Adult Education

Threshold: Biodiversity, Climate, and Humanity at a Crossroads

Posted in Adult Education, Learning Experiences on March 3rd, 2017 by Vanessa Sellers – 1 Comment

L0011338 Hourglass in red leather covered case, second of two views.Humanity has reached a crossroads in the effort to combat climate change and protect biodiversity. On March 9, the Garden will host the Humanities Institute’s Fourth Annual Symposium, offering a vital discussion between three renowned experts and the larger public on biodiversity and nature conservation in the era of climate change. Convened by the Humanities Institute and the Center for Science and Society at Columbia University, this symposium will serve as a critical introduction to vital issues about the future of life on Earth, as we ask ourselves challenging questions that need expert knowledge and guidance. For example, what does biodiversity mean in the broader context of 21st-century environmental politics and ethics, and in the specific case of the 2016 Paris Agreement? Is there a common, sustainable future possible in this new period of American isolationism? What are the most urgent ecological, political, and ethical laws that need enforcing to ascertain the availability of the world’s natural resources to tomorrow’s generation?

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Winter Wreaths: Inspiration from NYBG Experts

Posted in Adult Education on January 6th, 2017 by Joyce Newman – Be the first to comment

Joyce H. Newman is an environmental journalist and teacher. She holds a Certificate in Horticulture from The New York Botanical Garden.


Thompson Crescent Wreath Sapphire JuniperIf you’ve ever tried to create floral designs on your own, you’ll appreciate the work of Emily Thompson and Madeline Yanni—two amazing floral designers who have taught classes at NYBG and have their own floral design businesses in the New York metro area. Each designer has some great advice for making your own winter wreaths.

Emily Thompson’s Wild Style

Having studied at the Pennsylvania Academy of Fine Arts and earned an MFA in sculpture at UCLA, Emily Thompson eventually moved to New York and first set up shop in the DUMBO area of Brooklyn, later moving to her current studio in the South Street Seaport district.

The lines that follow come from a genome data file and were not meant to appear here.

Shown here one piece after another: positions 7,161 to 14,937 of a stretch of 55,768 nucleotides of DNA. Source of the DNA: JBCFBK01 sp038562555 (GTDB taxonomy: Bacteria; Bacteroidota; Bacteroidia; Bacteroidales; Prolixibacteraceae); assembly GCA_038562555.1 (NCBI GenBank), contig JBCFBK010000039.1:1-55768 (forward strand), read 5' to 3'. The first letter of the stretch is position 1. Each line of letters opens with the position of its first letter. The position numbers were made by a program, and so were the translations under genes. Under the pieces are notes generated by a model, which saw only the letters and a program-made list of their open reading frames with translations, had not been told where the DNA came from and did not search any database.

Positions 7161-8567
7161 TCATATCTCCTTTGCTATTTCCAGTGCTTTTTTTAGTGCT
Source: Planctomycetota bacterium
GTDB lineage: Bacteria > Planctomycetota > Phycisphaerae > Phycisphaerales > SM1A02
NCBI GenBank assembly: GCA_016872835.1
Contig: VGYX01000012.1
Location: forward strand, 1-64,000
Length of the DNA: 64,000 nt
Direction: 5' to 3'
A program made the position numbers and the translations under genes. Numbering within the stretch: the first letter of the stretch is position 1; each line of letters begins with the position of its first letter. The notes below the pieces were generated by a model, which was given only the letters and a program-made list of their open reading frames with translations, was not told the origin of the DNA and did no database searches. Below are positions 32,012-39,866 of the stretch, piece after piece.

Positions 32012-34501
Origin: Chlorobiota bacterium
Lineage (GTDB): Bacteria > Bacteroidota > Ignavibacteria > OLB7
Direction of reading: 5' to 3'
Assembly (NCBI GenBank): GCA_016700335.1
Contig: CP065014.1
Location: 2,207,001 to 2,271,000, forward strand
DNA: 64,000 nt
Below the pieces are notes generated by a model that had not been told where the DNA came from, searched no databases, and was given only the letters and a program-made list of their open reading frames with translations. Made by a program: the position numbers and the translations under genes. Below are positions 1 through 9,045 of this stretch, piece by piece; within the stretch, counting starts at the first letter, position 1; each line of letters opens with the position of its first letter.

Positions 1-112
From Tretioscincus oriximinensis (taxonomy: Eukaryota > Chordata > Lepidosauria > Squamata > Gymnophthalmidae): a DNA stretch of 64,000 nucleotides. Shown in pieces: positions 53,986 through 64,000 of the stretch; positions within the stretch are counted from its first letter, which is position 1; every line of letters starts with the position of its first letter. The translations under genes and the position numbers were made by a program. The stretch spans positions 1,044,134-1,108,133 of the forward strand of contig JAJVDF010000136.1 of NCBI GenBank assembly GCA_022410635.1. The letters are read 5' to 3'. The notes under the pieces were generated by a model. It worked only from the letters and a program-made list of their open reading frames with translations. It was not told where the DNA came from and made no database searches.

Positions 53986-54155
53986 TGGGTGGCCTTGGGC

In the past, Thompson shared some of her inspired creative talents at NYBG’s midtown location, encouraging students to delve into the design elements that embody the forest, bog, and jungle. Thompson’s work is best known for its sculptural and naturalistic elements and is inspired by her native Vermont.
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A Talk with “Good Garden” Guru Edmund Hollander

Posted in Adult Education on October 13th, 2016 by Samantha Fletcher – 1 Comment

Ed HollanderCalled a “landscape guru” by Architectural Digest, and lauded with National and New York Honor Awards by the American Society of Landscape Architecture, Edmund Hollander is one of New York City’s biggest names in residential landscape design. He’s also an alum of NYBG’s School of Professional Horticulture.

Hollander designs gorgeous green spaces of repose from the Hamptons to Hong Kong. His award-winning work is recognized for its attention to detail—both in terms of the design and in the environmental appropriateness of each site. In advance of his October 25 lecture, The Good Garden: Thoughts on Residential Landscape Design at NYBG, we asked him to share a few thoughts on successful garden design.
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Perfect Weather Makes for a Perfect Hortie Hoopla!

Posted in Adult Education on July 28th, 2016 by Education at NYBG – 1 Comment
Interns and green professionals join Michael Hagen in the Native Plant Garden.

Interns and green professionals join Michael Hagen in the Native Plant Garden.

This year’s 4th Annual Tri-State Green Industry Intern Field Day, held on July 20, 2016, attracted over 135 people, of which 110 of them were interns.  Many arrived early to explore and visit the Impressionism exhibition in both the Haupt Conservatory and Library Gallery, and were fortunate to see the corpse flower (Amorphophallus titanum) bud which had just been put on display in the Palm Dome’s pool.

The program began in the Ross Lecture Hall with Todd Forrest, the Arthur Ross VP for Horticulture & Living Collections, welcoming the guests and introducing Charles Yurgalevitch, Ph.D., Director of the School of Professional Horticulture, who opened the program and explained the afternoon’s events. He then introduced the four speakers in the program. The first to speak was Ken Druse, author and photographer. He called on a few interns to ask them what they were doing and what they hoped to do as they launch their horticulture careers, leading an interactive discussion with the room.
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Landscape Design Students Get to Work

Posted in Adult Education on June 29th, 2016 by Elizabeth Fisher – Be the first to comment
Landscape Design Certificate recipient Liz Poccia addresses her fellow graduates at the June 5 ceremony.

Landscape Design Certificate recipient Liz Poccia addresses her fellow graduates at the June 5 ceremony.

Landscape designers play a pivotal role as society deals with the fundamental question of how our public and private land is used. Their designs improve the outdoor environments surrounding us in rural areas, urban settings, and suburban yards. At the Garden, aspiring landscape designers receive the instruction—and inspiration—they need to create those gorgeous and sustainable green spaces.